Vinegar’s remarkable ability to clean up spilled ink from a plain wood table is matched only by Waterman Encre Havane’s near-praeternatural ability to get everywhere.
To echo Thomas’s post about HP light ink usage, my C5150 definitely uses them:
I think I’m on my second light cyan and magenta, while I’m on my fourth regular cyan and magenta cartridges.
The one thing I have learned not to do is buy the six cartridge photo pack. While it looks a bunch cheaper (typically, $45 for six cartridges + 150 sheets of photo paper), the bundled cartridges have a much lower capacity than the singles – maybe 1/3 less. So you don’t really save anything, create more waste, and end up with far more photo paper than you can use.
I cleaned my fountain pens today.
I discovered last week that GO don’t have a central announcement system. That means that unstaffed stations like Kennedy and Exhibition always leave their passengers in the dark. Plus, the e-mail announcement system only alerts you if the train is more than 30 minutes late. I think by that time I would have gone home.
No sign of that train yet …
I’m upgrading Gallery right now, so many of my pictures will be unavailable for a bit. I suspect (but I hope not) that my old deep links into Gallery from the blog will be broken by the upgrade.
Fink has ’em …
Listening to Hissing Fauna Are You The Destroyer? (which I very much think you should), it’s pretty clear that Kevin Barnes hasn’t been in a happy place recently.
For probably no better reason beyond babbittry, I’ve always half-wanted a lomo. Half-wanted, that is, because of my previous experience with “Russian” photo gear (I’ve had a Lomo TLR, a Fed rangefinder, and a Pentacon six) and its legendary quality control. I’m also so done with film.
A while back, Donncha wrote about aÂ GIMP Lomo Plugin. While it looked handy, the link to the code is now dead. You can find what I think is the same one here: http://flelay.free.fr/pool/lomo2.scm (or a local copy here if that link dies: lomo2.scm). Just pop it in your .gimp-2.2/scripts/ directory, and it’ll appear as a filter. The original author‘s comment on Donncha’s blog contains good settings: Vignetting softness=1, Contrast=30, Saturation=30, Double Vignetting=TRUE.
I knew there was a reason I retrieved my old 1.3 megapixel Fujifilm MX-1200 from my parents’ house. And that reason is fauxlomo!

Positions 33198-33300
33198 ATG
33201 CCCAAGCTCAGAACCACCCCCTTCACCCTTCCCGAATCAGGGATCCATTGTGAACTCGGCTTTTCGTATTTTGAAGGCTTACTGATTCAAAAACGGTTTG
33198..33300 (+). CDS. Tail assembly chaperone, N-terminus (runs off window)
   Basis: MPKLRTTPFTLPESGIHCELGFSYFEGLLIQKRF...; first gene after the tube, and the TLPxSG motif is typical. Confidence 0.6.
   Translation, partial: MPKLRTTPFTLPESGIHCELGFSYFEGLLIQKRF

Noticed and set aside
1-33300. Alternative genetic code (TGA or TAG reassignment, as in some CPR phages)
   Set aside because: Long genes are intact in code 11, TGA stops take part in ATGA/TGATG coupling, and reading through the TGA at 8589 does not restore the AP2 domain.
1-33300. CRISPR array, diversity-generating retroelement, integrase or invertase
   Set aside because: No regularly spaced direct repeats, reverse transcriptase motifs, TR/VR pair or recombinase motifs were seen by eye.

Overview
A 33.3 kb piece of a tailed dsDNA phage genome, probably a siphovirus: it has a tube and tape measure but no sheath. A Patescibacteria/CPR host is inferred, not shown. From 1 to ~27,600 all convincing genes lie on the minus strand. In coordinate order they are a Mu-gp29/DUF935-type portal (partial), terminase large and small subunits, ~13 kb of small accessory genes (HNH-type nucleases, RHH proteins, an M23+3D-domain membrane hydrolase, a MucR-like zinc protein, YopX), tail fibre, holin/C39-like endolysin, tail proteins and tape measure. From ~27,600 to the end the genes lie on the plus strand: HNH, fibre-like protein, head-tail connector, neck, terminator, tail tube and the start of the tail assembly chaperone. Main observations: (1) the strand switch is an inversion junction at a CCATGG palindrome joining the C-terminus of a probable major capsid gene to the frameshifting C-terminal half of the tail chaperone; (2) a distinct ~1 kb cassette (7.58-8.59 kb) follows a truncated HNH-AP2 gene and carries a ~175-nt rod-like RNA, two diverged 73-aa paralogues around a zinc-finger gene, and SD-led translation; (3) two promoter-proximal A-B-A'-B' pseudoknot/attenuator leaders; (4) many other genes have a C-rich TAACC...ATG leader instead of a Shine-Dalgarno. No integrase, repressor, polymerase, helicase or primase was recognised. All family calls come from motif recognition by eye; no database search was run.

- An ancient (even in 1985) Centronics serial dot-matrix printer that we never got working with the CPC464. The print head was driven along a rack, and when it hit the right margin, an idler gear was wedged in place, forcing the carriage to return. Crude, noisy but effective.
- Amstrad DMP-2000. Plasticky but remarkably good 9-pin printer. Had an open-loop ribbon that we used to re-ink with thick oily endorsing ink until the ribbons wore through.
- NEC Pinwriter P20. A potentially lovely 24-pin printer ruined by a design flaw. Print head pins would get caught in the ribbon, and snap off. It didn’t help that the dealer that sold it to me wouldn’t refund my money, and required gentle persuasion from a lawyer to do so.
- Kodak-Diconix 300 inkjet printer. I got this to review for Amiga Computing, and the dealer never wanted it back. It used HP ThinkJet print gear which used tiny cartridges that sucked ink like no tomorrow; you could hear the droplets hit the page.
- HP DeskJet 500. I got this for my MSc thesis. Approximately the shape of Torness nuclear power station (and only slightly smaller), last I heard it was still running.
- Canon BJ 200. A little mono inkjet printer that ran to 360dpi, or 720 if you had all the time in the world and an unlimited ink budget.
- Epson Stylus Colour. My first colour printer. It definitely couldn’t print photos very well.
- HP LaserJet II. Big, heavy, slow, and crackling with ozone, this was retired from Glasgow University. Made the lights dim when it started to print. Came with a clone PostScript cartridge that turned it into the world’s second-slowest PS printer. We did all our Canadian visa paperwork on it.